NEW YORK –  Why do some Americans invest in real estate as part of their retirement strategy? Your Money Briefing podcast host J.R. Whalen spoke to Wall Street Journal personal finance reporter Veronica Dagher to learn if it’s a good decision.

Daghter said some Americans believe the stock market is too volatile. Instead, they view real estate as steadier. Real estate investments, however, can be risky, potentially leaving some retirees without adequate savings if not properly managed.

Many of those Americans investing in real estate are former agents or general contractors, but there are others who are taking funds out of their 401(k)s to make these investments, she said.

“This is an industry where you can really lose your shirt. You can make a ton of money, but you can also lose everything. But it’s like any investment, more risk, more reward,” Dagher said.

Housing appreciation has really helped some investors who purchased properties four decades ago. For example, in Brooklyn, N.Y., brownstones rose in value from $40,000 to $3 million.

“Granted, that is a paper benefit, so you don’t actually benefit from that until you sell the property. So that’s one way. Another way is by flipping. So a few people bought properties, they watched them appreciate for a few years, then they sold them at a profit and then they bought another, and repeat and repeat. And some people accumulated some really big portfolios by doing that,” she explained.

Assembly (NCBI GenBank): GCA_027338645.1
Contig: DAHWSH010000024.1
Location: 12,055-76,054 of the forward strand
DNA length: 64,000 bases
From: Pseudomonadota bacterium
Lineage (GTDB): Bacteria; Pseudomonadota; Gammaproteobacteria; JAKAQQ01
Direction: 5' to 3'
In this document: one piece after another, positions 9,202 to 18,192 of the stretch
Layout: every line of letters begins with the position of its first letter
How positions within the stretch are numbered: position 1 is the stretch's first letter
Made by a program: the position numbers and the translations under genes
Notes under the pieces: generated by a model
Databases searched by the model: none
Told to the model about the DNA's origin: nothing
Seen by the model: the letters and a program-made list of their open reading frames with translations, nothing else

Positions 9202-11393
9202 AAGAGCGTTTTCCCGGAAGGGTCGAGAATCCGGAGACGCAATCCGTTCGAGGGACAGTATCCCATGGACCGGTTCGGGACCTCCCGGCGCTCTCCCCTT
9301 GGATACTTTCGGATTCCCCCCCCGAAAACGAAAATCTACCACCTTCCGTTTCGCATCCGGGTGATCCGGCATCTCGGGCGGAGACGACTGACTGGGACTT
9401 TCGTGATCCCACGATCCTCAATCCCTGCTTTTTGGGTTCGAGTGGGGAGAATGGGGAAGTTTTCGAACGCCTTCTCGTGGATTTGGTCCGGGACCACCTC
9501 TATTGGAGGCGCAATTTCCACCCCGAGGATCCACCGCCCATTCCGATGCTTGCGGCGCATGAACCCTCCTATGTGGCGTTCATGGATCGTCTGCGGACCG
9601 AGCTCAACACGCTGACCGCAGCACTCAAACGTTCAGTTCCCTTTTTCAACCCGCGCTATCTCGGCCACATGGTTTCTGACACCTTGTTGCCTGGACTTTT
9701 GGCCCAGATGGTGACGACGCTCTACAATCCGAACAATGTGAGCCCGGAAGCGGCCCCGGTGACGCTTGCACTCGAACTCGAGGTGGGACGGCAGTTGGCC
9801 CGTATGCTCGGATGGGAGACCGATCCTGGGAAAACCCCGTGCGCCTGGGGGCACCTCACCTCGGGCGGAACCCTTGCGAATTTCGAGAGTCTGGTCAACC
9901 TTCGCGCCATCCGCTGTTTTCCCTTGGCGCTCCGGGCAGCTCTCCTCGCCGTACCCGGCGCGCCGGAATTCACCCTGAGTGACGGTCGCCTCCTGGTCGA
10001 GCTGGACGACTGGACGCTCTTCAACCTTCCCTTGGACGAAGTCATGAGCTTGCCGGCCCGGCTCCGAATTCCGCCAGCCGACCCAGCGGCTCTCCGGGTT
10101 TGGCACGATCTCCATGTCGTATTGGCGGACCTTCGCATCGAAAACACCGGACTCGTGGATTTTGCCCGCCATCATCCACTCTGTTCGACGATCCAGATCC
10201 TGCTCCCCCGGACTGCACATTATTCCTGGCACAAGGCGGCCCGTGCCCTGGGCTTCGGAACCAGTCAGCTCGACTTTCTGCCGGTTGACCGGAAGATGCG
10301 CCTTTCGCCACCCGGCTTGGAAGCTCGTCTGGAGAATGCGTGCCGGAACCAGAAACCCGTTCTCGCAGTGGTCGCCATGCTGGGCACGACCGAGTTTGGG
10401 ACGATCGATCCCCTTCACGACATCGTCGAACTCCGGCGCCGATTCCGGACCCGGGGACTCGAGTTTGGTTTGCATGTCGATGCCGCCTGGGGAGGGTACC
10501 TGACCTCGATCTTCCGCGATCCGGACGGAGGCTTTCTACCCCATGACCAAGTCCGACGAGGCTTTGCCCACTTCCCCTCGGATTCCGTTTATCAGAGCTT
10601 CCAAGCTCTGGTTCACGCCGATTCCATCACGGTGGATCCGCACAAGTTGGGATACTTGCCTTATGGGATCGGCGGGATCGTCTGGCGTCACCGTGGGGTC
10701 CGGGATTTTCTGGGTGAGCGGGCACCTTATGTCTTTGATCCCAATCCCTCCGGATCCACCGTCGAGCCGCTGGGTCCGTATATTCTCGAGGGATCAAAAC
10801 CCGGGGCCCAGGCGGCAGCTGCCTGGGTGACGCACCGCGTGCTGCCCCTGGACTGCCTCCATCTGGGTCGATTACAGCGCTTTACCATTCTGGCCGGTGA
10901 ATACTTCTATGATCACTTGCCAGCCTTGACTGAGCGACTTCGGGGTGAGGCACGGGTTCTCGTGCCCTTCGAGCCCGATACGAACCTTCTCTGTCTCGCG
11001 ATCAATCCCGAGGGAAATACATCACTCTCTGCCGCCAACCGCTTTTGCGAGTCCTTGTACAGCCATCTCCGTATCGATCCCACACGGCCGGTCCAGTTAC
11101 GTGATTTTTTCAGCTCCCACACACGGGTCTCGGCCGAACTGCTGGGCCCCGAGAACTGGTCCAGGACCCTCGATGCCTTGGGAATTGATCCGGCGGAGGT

Renting real estate, however, comes with its own challenges from repairs to renters who don’t pay on time or at all, and emergencies that require immediate attention. Dagher said landlords can hire someone to manage their properties, but that’s an additional expense.

Americans considering investments in real estate need to determine if they can afford to have their money locked up in a property, because “any property is very illiquid,” Dagher said.

Another factor to consider is taxes, which cannot be offset until the property is sold and only if the improvements to the property are tracked carefully to offset profits.

Wall Street Journal (07/01/24) Whalen, J.R.

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